The yield for the MNT conjugation reaction was 60% to 80%, with >97% of the radioactivity protein associated, as determined by trichloroacetic acid precipitation. The specific activity of [125I]SGMIB-MNT varied from 1.3 to 12.8 mCi/mg. Gel electrophoresis of [125I]SGMIB-MNT and subsequent phosphor imaging of the dried gel showed one main band at about 75 kDa, which is consistent with the molecular weight of MNT (Figure 1a). The specific binding of [125I]SGMIB-MNT to EGFR-overexpressing A431 human epidermoid carcinoma and D247 MG human glioma cells (Figure 1b,d) as a function of concentration was similar to that observed for [125I]iodoEGF (Figure 1c,e). The binding affinity of [125I]SGMIB-MNT (Kd = 20.5 ± 2.6 nM), for EGFR measured on A431 cells was somewhat lower than that of [125I]iodoEGF (Kd = 9.5 ± 0.9 nM) but within the error of that obtained for unmodified MNT (Kd = 21.4 ± 2.6 nM; obtained from a competitive assay versus [125I]iodoEGF), suggesting that labeling did not compromise the MNT binding affinity. The binding affinity of [125I]SGMIB-MNT (Kd = 0.98 ± 0.64 nM) for EGFR measured on D247 MG cells was similar to that of [125I]iodoEGF (Kd = 2.1 ± 0.5 nM).
Binding/uptake and washout kinetics
The kinetics of membrane binding and internalization of [125I]SGMIB-MNT by A431 and D247 MG cells was investigated at selected time points up to 24 h. Intracellular and surface-bound radioactivity increased rapidly during the first 8 h of incubation, reaching near plateau values at 24 h (Figure 2a,b). Based on these results and taking into account the 60-day half-life of 125I, a 24-h incubation period was used for measuring washout kinetics and for performing the cytotoxicity assays. The initial washout kinetics of radioactivity from these EGFR-positive cell lines was rapid; however, approximately 30% of initially internalized radioactivity was retained inside the cells at 24 h (Figure 2c,d).
The exponential functions y = ymax(1 − e−kx) and y = ymax − e−kx were fit, respectively, to the experimental intracellular accumulation and washout kinetics data (CPM inside the cell versus time curves; Figure 2), with a good fit (R2 = 0.97) observed for both cell lines. The coefficients ymax and k were defined with the GraphPad Prism software from the kinetics data, for the fixed [125I]SGMIB-MNT concentration. The coefficient k was set by assuming that the shape of kinetics functions was independent of [125I]SGMIB-MNT concentration (c). We calculated ymax(c) from the experimentally determined intracellular activity levels measured after a 24-h incubation at each concentration of [125I]SGMIB-MNT evaluated in the cytotoxicity experiment. Thus, we obtained cpm1 (t) and cpm2 (t) at each concentration.
Because of the enhanced cytotoxicity of Auger electrons when localized in the cell nucleus, the dynamics of 125I localization in the cell nucleus after incubation of A431 cells with 125I]SGMIB-MNT was determined. The cell nuclei were isolated using a method previously reported by Lo et al. , which was successfully applied for the subcellular fractionation of A431 cells. Western blot analysis revealed negligible contamination of isolated nuclei with the abundant cytoplasmic protein, α-tubulin (Figure 3a), and low contamination of the cytoplasmic fraction with the soluble nuclear protein HDAC-1 (Figure 3b). The kinetics of nuclear accumulation of 125I]SGMIB-MNT was fast, with more than 60% of the total intracellular radioactivity in the nuclei after 1 h (Figure 3c). About 40% (from 0.27 CPM/nucleus at 1 h to 0.16 CPM/nucleus at 4 h) was redistributed from the cell nuclei over the next 3 h, gradually reducing to 0.07 CPM/nucleus at the end of the 24-h incubation.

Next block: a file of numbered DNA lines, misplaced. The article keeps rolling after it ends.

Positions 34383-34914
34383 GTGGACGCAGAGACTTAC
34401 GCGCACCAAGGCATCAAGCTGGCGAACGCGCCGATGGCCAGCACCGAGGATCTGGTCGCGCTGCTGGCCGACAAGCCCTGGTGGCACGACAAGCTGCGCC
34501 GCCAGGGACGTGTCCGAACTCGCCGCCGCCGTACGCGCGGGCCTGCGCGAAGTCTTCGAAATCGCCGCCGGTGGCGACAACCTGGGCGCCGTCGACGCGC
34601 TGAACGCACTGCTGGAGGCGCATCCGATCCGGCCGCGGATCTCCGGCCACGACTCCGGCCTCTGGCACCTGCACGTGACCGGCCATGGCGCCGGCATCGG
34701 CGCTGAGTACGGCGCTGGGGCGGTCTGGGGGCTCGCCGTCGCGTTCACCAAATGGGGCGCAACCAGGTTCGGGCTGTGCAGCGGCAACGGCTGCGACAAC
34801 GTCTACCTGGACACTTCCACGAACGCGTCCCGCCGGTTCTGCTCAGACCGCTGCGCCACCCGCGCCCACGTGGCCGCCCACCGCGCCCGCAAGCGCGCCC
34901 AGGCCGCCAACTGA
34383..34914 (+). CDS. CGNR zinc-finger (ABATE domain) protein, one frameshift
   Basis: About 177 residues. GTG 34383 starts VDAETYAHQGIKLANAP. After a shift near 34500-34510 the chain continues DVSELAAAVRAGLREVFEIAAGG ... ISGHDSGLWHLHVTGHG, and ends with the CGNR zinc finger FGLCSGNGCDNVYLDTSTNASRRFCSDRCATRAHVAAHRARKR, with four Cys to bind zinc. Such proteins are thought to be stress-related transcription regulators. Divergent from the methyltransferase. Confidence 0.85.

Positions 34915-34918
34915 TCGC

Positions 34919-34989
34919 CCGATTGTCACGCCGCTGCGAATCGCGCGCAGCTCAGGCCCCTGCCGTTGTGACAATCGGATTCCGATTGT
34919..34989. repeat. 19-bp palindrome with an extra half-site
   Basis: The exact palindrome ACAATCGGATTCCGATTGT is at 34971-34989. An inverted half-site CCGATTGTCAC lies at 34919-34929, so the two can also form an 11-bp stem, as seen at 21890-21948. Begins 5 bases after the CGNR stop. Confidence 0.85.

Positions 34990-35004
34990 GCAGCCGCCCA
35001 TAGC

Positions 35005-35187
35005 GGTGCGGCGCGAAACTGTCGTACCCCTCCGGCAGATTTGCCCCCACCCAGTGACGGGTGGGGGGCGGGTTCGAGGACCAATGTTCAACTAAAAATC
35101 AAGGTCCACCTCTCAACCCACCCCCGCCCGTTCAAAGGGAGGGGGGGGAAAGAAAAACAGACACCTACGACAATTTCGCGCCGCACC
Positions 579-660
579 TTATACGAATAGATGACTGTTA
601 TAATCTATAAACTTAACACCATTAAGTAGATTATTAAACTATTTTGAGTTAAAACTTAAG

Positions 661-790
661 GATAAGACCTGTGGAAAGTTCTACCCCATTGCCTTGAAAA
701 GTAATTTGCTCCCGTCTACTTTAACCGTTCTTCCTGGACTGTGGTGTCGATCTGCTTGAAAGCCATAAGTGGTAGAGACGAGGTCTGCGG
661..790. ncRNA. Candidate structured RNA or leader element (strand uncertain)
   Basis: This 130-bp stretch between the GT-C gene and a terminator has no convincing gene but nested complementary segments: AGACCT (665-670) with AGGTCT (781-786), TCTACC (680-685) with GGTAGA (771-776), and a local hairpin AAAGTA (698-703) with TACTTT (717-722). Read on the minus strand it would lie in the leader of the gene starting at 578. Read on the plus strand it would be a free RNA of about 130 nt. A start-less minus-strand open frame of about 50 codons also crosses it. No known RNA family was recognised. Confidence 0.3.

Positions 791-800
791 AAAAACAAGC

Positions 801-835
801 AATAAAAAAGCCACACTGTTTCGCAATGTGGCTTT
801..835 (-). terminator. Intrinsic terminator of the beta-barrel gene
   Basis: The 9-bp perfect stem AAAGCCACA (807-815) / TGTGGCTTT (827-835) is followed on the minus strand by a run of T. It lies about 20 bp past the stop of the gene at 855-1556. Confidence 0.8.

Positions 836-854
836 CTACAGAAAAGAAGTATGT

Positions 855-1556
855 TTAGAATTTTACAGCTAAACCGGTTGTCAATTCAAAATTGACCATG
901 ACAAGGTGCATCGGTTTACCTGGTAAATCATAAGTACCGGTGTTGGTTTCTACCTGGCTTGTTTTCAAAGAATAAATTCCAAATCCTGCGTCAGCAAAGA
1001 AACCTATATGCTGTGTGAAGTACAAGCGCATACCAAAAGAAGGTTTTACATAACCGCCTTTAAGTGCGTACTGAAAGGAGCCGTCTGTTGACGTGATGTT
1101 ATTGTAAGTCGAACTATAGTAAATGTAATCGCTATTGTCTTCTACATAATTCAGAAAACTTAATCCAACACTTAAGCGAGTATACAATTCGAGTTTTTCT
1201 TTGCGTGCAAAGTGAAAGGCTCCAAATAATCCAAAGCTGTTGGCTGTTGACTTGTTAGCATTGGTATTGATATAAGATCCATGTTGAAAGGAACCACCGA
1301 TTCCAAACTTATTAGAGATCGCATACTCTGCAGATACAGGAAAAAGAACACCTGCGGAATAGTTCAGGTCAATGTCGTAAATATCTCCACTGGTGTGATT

The clonogenic survival of EGFR-expressing A431 and D247 MG cells after a 24-h exposure to varying radioactivity concentrations of [125I]SGMIB-MNT and [125I]SGMIB-EGF and as a control for nonspecific cytotoxicity, [125I]iodoBSA, are presented in Figure 4 and Table 1 ([125I]SGMIB-MNT only). For [125I]SGMIB-MNT, the relationship between clonogenic survival and radioactivity concentration added to the medium was poorly fitted by a one-exponential model for both cell lines but were fitted effectively with two-exponential equations. The fitted curves were utilized to estimate the added radioactivity per well required to reduce survival to 37% (A37). The A37 values for [125I]SGMIB-MNT and [125I]iodoBSA were 2.7 × 106 DPM (N37 ~ 3,000 decays per cell, or approximately 320 decays per nucleus) and approximately 1.5 × 1010 DPM (extrapolated), respectively, for A431 epidermoid carcinoma cells (Figure 4a, Table 1), and 1.2 × 107 DPM (N37 ~ 3,800 decays per cell) and 7.6 × 108 DPM, respectively, for D247 MG glioma cells (Figure 4b, Table 1). These results demonstrate that the cytotoxic effectiveness of [125I]SGMIB-MNT was 60 and more than 3,500 higher than that of nonspecific [125I]iodoBSA on the lower EGFR-expressing D247 MG and higher EGFR-expressing A431 cell lines, respectively. The cytotoxic effectiveness of [125I]SGMIB-MNT was 4.6 (when comparing A37) or 18.3 (when comparing more sensitive A10 values) times higher than that of [125I]SGMIB-EGF (Figure 5).